Let me just say: You’ve Been Thru A Lot, But You’re Beautiful.
“Life-affirming Buddhist bedroom Space-math-rock with midwestern screamo characteristics” is a mouthful of a description for what can instead be simply described as a gorgeous piece of art put together by one very talented and dedicated man. Painted Worlds’ Sophomore album boasts a virtuous and complex sound built around sober and contemplative simplicity: The album in general is about the world being insane and overwhelming and disorienting evil and hyper-real, and the antidote being the spiritual truth and building a little protected circle of people you love to ignore the world with”
The album has several entry barriers, and I think the first and most important barrier is its own DIY nature. “You’ve been Thru A lot…” was recorded entirely by a single person in the privacy of their own home one spare afternoon at the time, and it shows; the sound is sometimes a little too wet and lacking in the kind of polish that a Producer and an engineer would normally be tasked with. On the other hand, the vision and execution are one and the same, there were no compromises, no concerns over making an artificial hit single, and no pressure from label executives to push for a more tame and friendly sound; that is not to say this album doesn’t have its sing-along moments, or that it is too highbrow for its own good, on the contrary, It can be catchy when it needs to be and it has the same earnest sensibilities of post-punk and bedroom-pop in all of their unapologetic glory.
The mind behind Painted Worlds had this to say: “Painted Worlds is a solo studio project about dealing with the ennui and loneliness of the modern world by embracing art, love, and sincerity in the face of disenchantment and impermanence.”
The feast starts with “Cute Funny Horse Bedtie”A prog-metal instrumental intro that sounds close to but not-quite-like the rest of the album, It’s fast, it’s loud, it’ll claw your goddamn face off if you mistake the whimsical name for an unreleased Mr. Scruff song. Although I’m personally a sucker for fast & loud, I feel like Its inclusion can be somewhat jarring and will be a bit out of place with the rest of the album, but it is what it is and I quite dig it.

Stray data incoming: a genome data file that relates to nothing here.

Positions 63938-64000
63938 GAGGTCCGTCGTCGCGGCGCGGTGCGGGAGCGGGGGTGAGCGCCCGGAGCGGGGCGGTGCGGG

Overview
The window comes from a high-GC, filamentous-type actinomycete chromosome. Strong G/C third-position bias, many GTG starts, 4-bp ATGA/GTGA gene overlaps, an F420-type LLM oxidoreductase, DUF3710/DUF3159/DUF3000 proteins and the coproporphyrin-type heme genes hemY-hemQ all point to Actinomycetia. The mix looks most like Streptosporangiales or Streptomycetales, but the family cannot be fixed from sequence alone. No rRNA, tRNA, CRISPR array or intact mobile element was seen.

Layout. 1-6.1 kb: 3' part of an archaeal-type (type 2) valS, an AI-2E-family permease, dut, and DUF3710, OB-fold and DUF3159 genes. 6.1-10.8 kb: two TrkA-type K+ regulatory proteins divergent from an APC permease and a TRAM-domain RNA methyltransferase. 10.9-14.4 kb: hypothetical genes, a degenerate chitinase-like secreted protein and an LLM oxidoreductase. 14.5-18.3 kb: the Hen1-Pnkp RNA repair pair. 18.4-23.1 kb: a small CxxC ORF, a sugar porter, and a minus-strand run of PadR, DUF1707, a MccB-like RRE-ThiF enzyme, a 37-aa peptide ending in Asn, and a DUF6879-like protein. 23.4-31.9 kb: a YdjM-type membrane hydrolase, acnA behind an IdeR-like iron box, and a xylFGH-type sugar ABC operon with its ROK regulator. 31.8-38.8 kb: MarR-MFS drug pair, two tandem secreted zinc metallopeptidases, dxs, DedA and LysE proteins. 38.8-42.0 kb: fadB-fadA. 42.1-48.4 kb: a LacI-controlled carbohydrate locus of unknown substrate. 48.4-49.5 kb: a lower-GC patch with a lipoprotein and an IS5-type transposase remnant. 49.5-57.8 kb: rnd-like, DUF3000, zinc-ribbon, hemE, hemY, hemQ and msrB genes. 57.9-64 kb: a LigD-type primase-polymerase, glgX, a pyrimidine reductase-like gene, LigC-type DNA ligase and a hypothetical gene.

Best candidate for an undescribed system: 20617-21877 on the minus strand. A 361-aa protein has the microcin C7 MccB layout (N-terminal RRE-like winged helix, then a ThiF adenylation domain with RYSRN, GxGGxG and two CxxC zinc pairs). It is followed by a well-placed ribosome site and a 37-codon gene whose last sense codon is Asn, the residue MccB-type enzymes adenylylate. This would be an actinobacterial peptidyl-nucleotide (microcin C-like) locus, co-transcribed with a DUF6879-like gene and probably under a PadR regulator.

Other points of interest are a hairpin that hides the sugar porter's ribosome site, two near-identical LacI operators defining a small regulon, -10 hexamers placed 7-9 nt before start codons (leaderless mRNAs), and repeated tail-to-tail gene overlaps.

“TriRal” is song #2 and it sets the tone for the rest of the album, it is much deeper into Math-Rock waters, even though it still carries a lot of the upbeat raging momentum of Bedtiem. This track is not only when we become fully acquainted with PW’s superb Tapping technique, but also with the second most important faculty of this album: Its use of synthesizer. Synth melodies and fills are a staple that we’ll be hearing a lot of in the following 8 songs, never fully taking over the album of course, but always pulling the mind into operatic, LSD-infused soundscapes that harken back to the 1960s psychedelic origins of prog and space rock.
Speaking of Space, “Music for 1 Musician(s)” is probably the most spacious track in the album, particularly the first half, it feels and sounds a lot like floating in a starlit ocean alongside a pod of whales, this is helped by some of the sound effects sprinkled throughout the song, again demonstrating the harmonious coexistence between Guitar and Synth.
By the time “a picture of a picture of a picture of a sock” rolls around, the realization sinks in that this is gonna be one of those damn albums in which I cannot possibly choose a favorite song without feeling like I’m betraying the rest of them. Of particular note is the use of an extremely shiny and chromed guitar that was howling through space-time from somewhere on Earth’s high orbit, 1982. The intermittent Solos (or bridges?) had me sweating, I felt something like a knotted laugh caught up in my throat, and I wanted to run away and live forever in a Doug Johnson painting, I can’t quite put to words how much I’m enjoying this. The rapid-fire references to outlandish conspiracy theories come to a hilarious climax when he states that “they fried a weasel in the hadron collider machine and ruined the timeline.”
Strawberry Blonde opens up by making me laugh again with “I wanna live so far in the country that we can’t even get mail”. Of course, I do too some(most)times, who doesn’t want to just up and fuck off away from all of whatever this is? A heart-warming romantic song about the person you want to spend the rest of your lives with, it works because you can feel it’s coming from a real place. “We planted our seed now our roots are spreading” begins to weave together an allegory about love and a healthy, thriving ecosystem that remains present throughout the rest of the album.